lifestyle, but life has inevitably changed.
Many of Lieberman's friends refuse to meet
in public places. With more people staying
home, the streets are less crowded. Probably
a fifth of the population wears a mask,
Lieberman estimated.
When he goes out to eat with friends and
colleagues, they are less likely to share dishes
than they were before SARS.
Recently, scientists identified the SARS
virus in some exotic animals sold as food in
China. While cats and dogs are commonly
eaten in Hong Kong and some Chinese
provinces, neither are common in Shanghai,
Lieberman said.
At most Shanghai buildings, someone will Jeff Lieberman could only wear a mask for 45 minutes.
take your temperature at the door, he said.
Even in Lieberman's own apartment build-
Nanjing and no reported cases of people catching
ing, life is different. He must show an identification
SARS from a bus," he said.
card, the elevators are sprayed four times daily with
In a rare move, he donned a mask while waiting at
vinegar, and the stench of acetic acid is overwhelm-
the bus station, but removed it after 45 minutes
ing.
after feeling suffocated.
"Oddly, I do feel safer here than I might at home"
There is mistrust about how the Chinese govern-
in Toronto, Lieberman said.
ment
reports SARS. "Everyone thinks the number of
With 218 SARS cases to date, Canada has the
actual cases is much higher than what is reported,"
most cases outside Asia.
Lieberman said.
Friends have heard rumors that SARS was manu-
factured
and spread by a joint U.S.-Taiwanese con-
Businesses Hit
spiracy.
Shanghai businesses have been negatively affected,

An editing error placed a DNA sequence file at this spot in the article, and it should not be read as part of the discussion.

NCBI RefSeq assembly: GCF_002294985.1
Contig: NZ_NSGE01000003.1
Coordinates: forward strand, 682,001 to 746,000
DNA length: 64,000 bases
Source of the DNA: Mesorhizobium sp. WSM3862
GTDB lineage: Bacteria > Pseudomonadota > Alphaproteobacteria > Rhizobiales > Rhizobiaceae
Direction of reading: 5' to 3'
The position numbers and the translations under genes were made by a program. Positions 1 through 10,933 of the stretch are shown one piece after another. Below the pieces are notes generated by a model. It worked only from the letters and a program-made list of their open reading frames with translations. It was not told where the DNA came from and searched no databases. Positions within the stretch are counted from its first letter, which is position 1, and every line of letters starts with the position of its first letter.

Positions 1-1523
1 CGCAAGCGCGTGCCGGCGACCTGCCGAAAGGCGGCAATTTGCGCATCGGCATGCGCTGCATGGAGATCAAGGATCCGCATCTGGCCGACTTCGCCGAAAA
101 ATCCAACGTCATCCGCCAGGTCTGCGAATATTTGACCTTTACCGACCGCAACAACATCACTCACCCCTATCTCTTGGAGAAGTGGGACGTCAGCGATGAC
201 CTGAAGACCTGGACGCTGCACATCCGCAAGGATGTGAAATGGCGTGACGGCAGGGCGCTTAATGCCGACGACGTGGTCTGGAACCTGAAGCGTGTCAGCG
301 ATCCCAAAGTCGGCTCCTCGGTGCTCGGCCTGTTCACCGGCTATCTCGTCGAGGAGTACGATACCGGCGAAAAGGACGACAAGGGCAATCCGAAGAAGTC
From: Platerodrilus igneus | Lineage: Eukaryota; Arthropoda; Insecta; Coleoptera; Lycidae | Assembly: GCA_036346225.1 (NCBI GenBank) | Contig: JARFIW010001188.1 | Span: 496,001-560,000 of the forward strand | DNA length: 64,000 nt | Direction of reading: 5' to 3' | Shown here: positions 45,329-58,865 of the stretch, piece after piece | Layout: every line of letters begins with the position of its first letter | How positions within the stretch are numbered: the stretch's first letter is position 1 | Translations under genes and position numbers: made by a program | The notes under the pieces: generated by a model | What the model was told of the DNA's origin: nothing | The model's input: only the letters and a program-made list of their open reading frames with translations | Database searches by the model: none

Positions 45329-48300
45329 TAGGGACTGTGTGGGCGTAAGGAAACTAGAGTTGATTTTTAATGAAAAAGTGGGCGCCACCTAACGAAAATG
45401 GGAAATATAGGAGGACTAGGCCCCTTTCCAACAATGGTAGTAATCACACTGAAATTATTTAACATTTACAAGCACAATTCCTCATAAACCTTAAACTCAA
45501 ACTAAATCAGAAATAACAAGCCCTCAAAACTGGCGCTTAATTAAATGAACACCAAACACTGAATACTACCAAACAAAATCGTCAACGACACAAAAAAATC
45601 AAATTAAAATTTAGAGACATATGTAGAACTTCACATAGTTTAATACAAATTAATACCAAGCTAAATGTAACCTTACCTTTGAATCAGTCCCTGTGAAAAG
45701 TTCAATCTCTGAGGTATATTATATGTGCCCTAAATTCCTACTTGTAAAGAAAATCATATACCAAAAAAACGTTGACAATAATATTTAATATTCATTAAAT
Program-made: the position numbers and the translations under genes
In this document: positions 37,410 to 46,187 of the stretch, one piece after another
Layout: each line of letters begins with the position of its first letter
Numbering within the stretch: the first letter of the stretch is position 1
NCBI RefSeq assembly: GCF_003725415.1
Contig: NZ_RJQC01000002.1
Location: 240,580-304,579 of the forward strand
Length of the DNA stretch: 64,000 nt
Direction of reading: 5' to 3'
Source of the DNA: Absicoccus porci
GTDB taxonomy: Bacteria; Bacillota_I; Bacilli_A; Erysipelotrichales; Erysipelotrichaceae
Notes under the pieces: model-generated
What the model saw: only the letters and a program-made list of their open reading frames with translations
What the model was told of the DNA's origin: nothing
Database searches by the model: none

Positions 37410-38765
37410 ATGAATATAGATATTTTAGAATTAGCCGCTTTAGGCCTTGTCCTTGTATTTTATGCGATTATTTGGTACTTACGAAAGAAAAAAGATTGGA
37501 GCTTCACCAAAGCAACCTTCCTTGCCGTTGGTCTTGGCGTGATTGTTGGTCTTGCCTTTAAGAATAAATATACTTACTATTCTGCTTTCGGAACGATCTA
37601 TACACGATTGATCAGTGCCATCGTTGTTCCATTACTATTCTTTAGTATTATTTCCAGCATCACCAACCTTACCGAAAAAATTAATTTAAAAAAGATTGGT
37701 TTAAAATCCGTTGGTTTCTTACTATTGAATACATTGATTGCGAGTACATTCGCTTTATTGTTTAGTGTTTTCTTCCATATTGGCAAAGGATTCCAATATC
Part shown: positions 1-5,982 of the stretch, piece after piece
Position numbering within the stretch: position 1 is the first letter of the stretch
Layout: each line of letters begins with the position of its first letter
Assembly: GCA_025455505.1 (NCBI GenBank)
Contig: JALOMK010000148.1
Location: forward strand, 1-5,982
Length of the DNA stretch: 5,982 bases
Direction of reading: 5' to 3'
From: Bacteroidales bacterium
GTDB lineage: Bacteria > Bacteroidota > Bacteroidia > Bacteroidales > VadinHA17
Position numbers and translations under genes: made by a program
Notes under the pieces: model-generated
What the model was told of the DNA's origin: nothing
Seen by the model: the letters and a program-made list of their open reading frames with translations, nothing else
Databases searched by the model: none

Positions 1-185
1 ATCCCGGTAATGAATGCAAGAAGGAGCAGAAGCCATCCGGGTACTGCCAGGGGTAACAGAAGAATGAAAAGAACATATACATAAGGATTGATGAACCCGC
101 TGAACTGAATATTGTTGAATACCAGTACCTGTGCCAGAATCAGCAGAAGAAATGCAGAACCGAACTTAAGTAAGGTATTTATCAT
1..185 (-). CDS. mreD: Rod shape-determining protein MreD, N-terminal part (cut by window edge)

Obviously, fears of SARS have not displaced every
according to Lieberman. His company, Claes Fornell
friendly
connection. When Lieberman's mother sent
International (CFI), was on the verge of signing sev-
him
a
box
of matzah for Passover, he shared it with
eral contracts in Beijing and Hong Kong in late
his
office-mates
while trying to explain Judaism to
February, but they have been postponed. Earnings
them.
Most
of
their
Jewish knowledge has come
for most Chinese businesses have been hit hard, and
from
Western
films
such as The Pianist and
companies tend to cut spending in subsequent quar-
1
Schindler's
List.
1-
ters on market research programs, CFI's bread and
butter.
. Business etiquette has changed, too. Nodding
heads have replaced hand shakes.
Although many have succumbed to panic and
Editor's note: This interview took place via e-
fear, Lieberman is "not even the slightest bit wor-
mail on May 30. In a followup e-mail
ried." But, "It really bothers me how panicked
Lieberman wrote that "fear and paranoia levels
everyone has become over SARS, especially in
in Shanghai seem to have lessened and there
Shanghai when there are so few cases."
are fewer masks on the street." The school where
He recently traveled to Nanjing, three hours away
he teaches English was set to re-open mid-June.
by bus. Everyone was telling him that he shouldn't
travel, that it was very dangerous. "This is despite
the fact that there were zero cases of SARS in